Flex Mentallo Finally Returns to Print — A Brief History and Atlas Letter
Now, this is interesting — Pamela Mullin has just announced at the Vertigo blog (link no longer available) that DC will be publishing the long-out-of-print Flex Mentallo in a “Deluxe Edition hardcover with bonus material” this fall. The four-issue miniseries has been a fan favorite due to its creators — Grant Morrison and Frank Quitely — and unusual meta-fictional treatment of comics and their influence on readers.
This isn’t the first “we won’t publish this!” item that has come back into print with DC’s new leadership. However, since this one had legal impediments to its reprinting, I thought some might enjoy wandering through the story’s history.
Flex Mentallo, as a character, first appeared in Doom Patrol #42 (1991), in which his origin was given as a parody of those old Charles Atlas “become a man” advertisements, with a spinoff miniseries following in 1996. Charles Atlas Ltd. sued DC in 1999, although the case was dismissed the next year as a valid parody protected by the First Amendment.
Judge Buchwald ruled that Charles Atlas had failed to raise the issue within the six-year statute of limitations required by such cases, and she also found that the DC comic was a parody of the Charles Atlas ads, and therefore not subject to a lawsuit for trademark infringement.
The Atlas company was upset that the Mentallo bodybuilder was shown hitting his former girlfriend after he gained muscle, with company president Jeffrey C. Hogue saying
“There has to be a limit to how far you can let someone ridicule your trademark. … They took that character and made him into something that was not an Atlas man. We’ve always stood up for the underdog. If anyone was beating a woman, we’d be the one stopping it.”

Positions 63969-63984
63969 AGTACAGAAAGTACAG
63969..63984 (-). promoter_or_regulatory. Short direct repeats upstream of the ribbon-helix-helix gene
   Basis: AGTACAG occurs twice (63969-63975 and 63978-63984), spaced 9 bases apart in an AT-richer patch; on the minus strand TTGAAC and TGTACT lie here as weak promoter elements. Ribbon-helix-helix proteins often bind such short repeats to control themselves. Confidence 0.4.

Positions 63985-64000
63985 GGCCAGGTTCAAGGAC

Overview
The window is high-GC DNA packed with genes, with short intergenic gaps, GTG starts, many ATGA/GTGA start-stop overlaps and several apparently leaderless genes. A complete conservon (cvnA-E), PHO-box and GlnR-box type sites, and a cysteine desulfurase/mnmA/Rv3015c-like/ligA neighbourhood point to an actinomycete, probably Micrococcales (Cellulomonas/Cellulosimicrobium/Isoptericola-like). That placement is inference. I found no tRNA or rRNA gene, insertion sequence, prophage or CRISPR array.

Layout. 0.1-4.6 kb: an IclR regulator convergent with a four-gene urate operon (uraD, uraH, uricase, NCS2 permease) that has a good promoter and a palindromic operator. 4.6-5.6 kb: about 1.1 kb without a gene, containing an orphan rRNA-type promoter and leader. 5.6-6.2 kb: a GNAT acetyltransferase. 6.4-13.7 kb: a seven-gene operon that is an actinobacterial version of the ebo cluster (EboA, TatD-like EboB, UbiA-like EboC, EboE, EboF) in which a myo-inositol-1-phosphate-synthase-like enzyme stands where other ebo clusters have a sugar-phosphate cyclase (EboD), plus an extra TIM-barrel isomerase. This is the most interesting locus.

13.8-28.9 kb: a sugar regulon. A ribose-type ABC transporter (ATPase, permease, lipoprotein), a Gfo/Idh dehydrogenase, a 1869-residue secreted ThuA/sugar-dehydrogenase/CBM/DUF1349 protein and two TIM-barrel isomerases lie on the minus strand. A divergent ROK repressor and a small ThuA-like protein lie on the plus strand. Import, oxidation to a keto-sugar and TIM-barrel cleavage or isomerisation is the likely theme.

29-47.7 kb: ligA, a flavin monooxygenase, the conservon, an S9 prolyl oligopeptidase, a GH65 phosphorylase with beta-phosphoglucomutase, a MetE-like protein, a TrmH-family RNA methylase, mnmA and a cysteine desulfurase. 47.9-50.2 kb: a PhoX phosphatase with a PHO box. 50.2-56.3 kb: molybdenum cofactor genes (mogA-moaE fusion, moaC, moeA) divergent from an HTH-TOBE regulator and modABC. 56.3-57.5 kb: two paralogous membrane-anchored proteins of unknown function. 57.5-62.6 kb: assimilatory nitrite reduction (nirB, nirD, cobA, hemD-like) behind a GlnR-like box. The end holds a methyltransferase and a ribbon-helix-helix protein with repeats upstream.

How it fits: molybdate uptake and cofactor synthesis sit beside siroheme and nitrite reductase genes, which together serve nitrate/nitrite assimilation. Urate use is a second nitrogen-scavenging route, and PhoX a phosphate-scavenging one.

From the ruling we learn that DC had planned to issue a collection in 1998 titled Flex Mentallo: Man of Muscle Mystery, but when they received a cease-and-desist letter on January 14 of that year, they “aborted” their plans. They declared in court that
Since then, DC has not utilized the Flex Mentallo character in any of its publications and “has no present plans to reprint or redistribute any of the Doom Patrol issues including Flex Mentallo or any issues in the Flex Mentallo series.”
This is no longer true, since Doom Patrol #42 was included in Doom Patrol: Musclebound (2006), which reprints #42-50 of the series.
Since Charles Atlas spent plenty advertising in DC Comics in the past, according to the judge, “Atlas cannot now, as a matter of law, profess ignorance of the publication of the very comic books in which it has placed millions of dollars of advertising over several decades.” (That’s a twist I wasn’t previously aware of.) Note that, contrary to claims elsewhere, DC was not told that they would owe Atlas a percentage of future publication profits. They won, via summary judgment. (And in spite of Jim Shooter testifying as an expert witness for Atlas and against Morrison’s work.)
Now comes my speculation. I wonder if the previous leadership at DC didn’t want to rock the boat and give Atlas any reason to come after them again. If part of their victory depended on being outside the statute of limitations, they liked wanted to avoid “restarting the clock” with what could be argued was a new publication, so Flex Mentallo stayed on the shelf. But the current management, with the full weight of Time-Warner behind them, isn’t quite so meek. Customers want this collection, clearly, so now it will exist. Hopefully with some interesting history and background articles included in the bonus materials.